If you haven’t read the previous books in this series, then you’ll want to read them as well: The Stranger You Seek and The Stranger in the Room.

Watch the book trailer:




Read an excerpt here



Disclaimer: I received a copy of this book free for review purposes from the publisher via Edelweiss. I was not paid, required or otherwise obligated to write a positive review. The opinions I have expressed are my own. I am disclosing this in accordance with the Federal Trade Commission’s 16 CFR, Part 255: “Guides Concerning the Use of Endorsements and Testimonials in Advertising.”



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Book 182: THE STRANGER YOU SEEK Review

Take the city of Atlanta, mix in a serial murderer with an Asian-American private investigator who’s an alcoholic and former FBI agent that was adopted as a child by a white-bread Southern family and what do you get? You get Keye Street as the main character in the new suspense thriller The Stranger You Seek by Amanda Kyle Williams.


To say that Keye is not your typical Southerner is a bit of an understatement, at least if you base it on physical appearance. In actuality Keye is Southern to the core in so many ways and in others is quite rebellious . . . which is probably a Southern thing in and of itself. She has disappointed her mother because she isn’t married and providing grandchildren, which is possibly a Southern thing (or perhaps just a Mother thing). Keye also feels she’s has disappointed her family by being asked to leave the FBI due to her alcoholism, winding up divorced (definitely a good thing but disappointing still), and not living up to her true potential by becoming a private detective. But Keye is quite good at what she does and she has several true friends that she can depend on, including Atlanta police department homicide detective Lieutenant Aaron Rauser. Keye spends her time working for law offices and bail bond companies until she is pulled into “consulting” with Rauser on a serial murder case. The big question is can she provide the profile necessary to help in this investigation? Does she still have the necessary focus to help or will she be a hindrance? When Keye’s involvement is made public, the question soon becomes can she help the investigation before she becomes a victim?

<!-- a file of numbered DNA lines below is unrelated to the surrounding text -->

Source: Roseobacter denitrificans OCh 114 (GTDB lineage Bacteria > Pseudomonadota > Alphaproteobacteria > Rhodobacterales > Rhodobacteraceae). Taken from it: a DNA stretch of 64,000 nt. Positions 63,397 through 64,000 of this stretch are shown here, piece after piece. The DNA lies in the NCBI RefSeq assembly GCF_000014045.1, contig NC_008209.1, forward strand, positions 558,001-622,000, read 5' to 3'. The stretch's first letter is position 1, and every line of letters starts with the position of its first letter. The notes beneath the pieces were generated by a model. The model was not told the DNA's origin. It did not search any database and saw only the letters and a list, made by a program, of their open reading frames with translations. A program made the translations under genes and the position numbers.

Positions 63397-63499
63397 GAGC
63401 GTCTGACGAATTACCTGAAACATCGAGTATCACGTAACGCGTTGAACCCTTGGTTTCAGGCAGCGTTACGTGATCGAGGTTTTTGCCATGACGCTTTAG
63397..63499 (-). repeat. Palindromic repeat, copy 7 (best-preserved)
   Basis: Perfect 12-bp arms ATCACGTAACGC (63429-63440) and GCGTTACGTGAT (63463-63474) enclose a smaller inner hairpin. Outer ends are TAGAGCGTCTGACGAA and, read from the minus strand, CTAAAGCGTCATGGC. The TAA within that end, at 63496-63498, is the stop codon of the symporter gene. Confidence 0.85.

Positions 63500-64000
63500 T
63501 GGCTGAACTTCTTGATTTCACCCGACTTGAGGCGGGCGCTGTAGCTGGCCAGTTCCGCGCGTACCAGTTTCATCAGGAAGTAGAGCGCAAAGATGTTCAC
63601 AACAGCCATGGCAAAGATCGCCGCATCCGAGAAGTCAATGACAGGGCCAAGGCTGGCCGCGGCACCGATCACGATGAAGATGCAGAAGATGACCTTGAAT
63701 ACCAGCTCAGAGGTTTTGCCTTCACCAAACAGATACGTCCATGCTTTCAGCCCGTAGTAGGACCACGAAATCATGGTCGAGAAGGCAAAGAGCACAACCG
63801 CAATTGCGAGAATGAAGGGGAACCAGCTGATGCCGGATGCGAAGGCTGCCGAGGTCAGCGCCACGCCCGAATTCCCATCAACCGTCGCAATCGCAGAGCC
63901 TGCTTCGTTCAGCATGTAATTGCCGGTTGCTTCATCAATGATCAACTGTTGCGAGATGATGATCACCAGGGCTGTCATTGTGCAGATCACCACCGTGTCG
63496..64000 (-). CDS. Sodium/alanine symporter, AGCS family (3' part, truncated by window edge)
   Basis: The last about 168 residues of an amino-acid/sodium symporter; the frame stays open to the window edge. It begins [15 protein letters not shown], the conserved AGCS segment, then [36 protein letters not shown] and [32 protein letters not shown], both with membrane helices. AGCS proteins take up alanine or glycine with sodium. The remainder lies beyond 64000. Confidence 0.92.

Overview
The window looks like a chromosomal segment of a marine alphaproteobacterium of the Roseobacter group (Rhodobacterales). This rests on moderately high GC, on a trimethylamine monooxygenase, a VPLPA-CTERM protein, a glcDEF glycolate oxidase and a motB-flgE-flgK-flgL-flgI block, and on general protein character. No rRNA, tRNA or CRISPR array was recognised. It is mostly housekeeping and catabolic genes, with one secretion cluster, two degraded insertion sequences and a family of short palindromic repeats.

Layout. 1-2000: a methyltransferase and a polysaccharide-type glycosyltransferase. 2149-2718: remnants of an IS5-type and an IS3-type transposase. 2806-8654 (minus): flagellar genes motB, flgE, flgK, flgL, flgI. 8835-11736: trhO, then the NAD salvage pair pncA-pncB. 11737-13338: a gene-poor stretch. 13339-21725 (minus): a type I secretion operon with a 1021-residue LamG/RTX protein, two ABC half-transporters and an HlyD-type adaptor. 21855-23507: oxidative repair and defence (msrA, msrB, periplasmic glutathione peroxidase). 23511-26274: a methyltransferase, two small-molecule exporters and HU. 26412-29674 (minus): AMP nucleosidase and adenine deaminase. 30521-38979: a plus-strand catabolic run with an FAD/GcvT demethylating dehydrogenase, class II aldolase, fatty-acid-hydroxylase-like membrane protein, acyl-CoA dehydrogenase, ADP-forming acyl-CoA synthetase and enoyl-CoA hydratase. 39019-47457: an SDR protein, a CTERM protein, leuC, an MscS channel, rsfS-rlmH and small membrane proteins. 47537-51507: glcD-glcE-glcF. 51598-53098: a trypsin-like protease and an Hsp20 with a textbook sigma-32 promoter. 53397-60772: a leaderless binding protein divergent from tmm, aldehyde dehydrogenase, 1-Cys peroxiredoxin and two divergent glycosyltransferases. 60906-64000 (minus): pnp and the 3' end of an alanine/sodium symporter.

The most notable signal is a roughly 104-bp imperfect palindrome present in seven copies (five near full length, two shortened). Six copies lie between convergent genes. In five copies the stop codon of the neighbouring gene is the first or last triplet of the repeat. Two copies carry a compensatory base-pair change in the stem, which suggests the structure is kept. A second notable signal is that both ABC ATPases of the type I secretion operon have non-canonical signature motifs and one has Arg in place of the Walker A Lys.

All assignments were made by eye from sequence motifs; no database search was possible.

The Stranger You Seek is a great suspense thriller that kept me on tenterhooks until the very end. I thoroughly enjoyed the mix of subtle humor and laugh-out loud moments with the more serious, investigative scenarios. Ms. Williams’ descriptions of Atlanta and its various neighborhoods made me nostalgic (I lived in Atlanta for 18 years and miss it daily). This was a book that I simply had to read cover-to-cover without putting it down. It grabbed hold and didn’t let go until the last page. If you enjoy excellent writing and the suspense thriller genre then run out and pre-order The Stranger You Seek today, release date is 08/30/2011. And when you finish reading it don’t despair, there’s more Keye Street coming; look for Stranger in the Room in Fall 2012 and Don’t Talk to Strangers in Fall 2013. I’ve added both titles to my “got to have it” list . . . can you tell I liked this book?


Disclaimer: I received this book free for review purposes from NetGalley and ShelfAwareness Pro. I was not paid, required or otherwise obligated to write a positive review. The opinions I have expressed are my own. I am disclosing this in accordance with the Federal Trade Commission’s 16 CFR, Part 255: “Guides Concerning the Use of Endorsements and Testimonials in Advertising.”